Please note, eating a balanced diet is very important. This article is simply intended to introduce you to the five elements theory as it’s reflected in Chinese food. It is not designed to be a magic cure-all for anything that ails you. If you have any health issues, it is important to consult your doctor or a nutritionist before you take on any specific diet.

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The Five Elements Spotlight: Wood

Wood is one of Feng Shui’s Five Elements. Each element, including wood, needs to be used correctly and balanced throughout the space for the optimal flow of chi energy.

Maximizing how you use the wood element in design can improve the chi in your home or workspace.


Spring is the beginning of the seasonal cycle, a time of birth and new beginnings. It is also the energy of the element Wood.

This is the energy that brings forth new growth, that pushes the new grass through the snow, the new branches out from old wood, produces new leaves. It does this so nature can take in the nourishment it needs to flourish.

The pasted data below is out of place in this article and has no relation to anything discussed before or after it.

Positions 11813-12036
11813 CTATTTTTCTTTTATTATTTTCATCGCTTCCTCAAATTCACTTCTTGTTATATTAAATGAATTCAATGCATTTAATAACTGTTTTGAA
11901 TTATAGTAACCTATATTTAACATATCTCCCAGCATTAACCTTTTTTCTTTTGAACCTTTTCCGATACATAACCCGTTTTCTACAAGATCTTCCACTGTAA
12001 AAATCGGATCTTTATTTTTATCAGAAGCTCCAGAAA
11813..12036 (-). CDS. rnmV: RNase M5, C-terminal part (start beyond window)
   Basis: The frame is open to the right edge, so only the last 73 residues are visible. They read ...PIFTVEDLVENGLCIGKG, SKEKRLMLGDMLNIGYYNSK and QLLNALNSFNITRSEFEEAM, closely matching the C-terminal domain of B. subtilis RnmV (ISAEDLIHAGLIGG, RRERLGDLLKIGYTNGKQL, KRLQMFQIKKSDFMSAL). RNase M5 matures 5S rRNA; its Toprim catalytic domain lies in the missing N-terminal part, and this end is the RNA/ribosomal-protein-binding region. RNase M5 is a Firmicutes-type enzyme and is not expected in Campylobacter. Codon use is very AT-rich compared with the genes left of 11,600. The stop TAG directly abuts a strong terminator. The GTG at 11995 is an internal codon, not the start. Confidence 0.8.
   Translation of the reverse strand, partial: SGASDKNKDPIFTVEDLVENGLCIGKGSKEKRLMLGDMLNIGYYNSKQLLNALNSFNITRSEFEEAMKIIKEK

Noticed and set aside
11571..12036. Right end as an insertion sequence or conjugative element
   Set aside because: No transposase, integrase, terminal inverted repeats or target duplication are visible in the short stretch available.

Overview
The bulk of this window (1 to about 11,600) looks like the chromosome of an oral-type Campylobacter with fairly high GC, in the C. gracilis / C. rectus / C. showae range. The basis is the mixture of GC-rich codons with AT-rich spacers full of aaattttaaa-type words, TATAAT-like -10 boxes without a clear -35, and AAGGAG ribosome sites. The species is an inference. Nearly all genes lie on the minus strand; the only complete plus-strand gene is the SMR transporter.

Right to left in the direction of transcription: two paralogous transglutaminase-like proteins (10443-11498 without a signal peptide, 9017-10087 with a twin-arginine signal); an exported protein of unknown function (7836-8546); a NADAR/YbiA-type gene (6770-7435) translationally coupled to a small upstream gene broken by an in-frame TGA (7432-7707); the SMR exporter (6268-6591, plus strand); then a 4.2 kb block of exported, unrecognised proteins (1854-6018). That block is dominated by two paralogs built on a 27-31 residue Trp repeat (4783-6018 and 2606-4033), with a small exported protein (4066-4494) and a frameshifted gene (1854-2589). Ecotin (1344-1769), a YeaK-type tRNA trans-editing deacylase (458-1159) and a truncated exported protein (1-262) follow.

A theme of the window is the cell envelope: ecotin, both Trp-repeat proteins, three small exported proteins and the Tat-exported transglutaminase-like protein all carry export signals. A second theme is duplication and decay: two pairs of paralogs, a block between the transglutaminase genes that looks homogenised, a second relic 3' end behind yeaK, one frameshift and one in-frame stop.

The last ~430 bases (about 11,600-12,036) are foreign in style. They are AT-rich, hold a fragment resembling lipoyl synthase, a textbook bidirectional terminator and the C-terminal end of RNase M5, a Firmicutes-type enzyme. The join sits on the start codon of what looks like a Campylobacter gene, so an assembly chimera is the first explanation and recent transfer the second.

Are brown and green. Using these colors in design strengthen wood attributes.


Liver and gallbladder organs are connected with the element of wood. Thus, when the liver is out of balance, the person can be very resistant and become literally a ‘stick in the mud’ type of person, who finds it hard to uproot themselves and adapt to changes. Thus they can be inflexible, irritable and nervous and even become angry.


Wood is yang/masculine in character. The predominant attributes are considered to be strength and flexibility, as with bamboo. It is also associated with qualities of generosity and idealism. One quality of the Wood element is leadership.


Are often aggressive or assertive, direct, and can have a strong temper and a lot of drive. They are usually outgoing and socially conscious and can be insensitive. The Wood element is associated with negative feelings of anger, and positive feelings of patience and altruism.


They love sour and salty rather than spicy taste; blue, green and dark rather than white or plain colors; like to study and think. Meanwhile, wood people follow the rules and work seriously; love criticism, landscapes, outing, music, swimming and fishing, etc.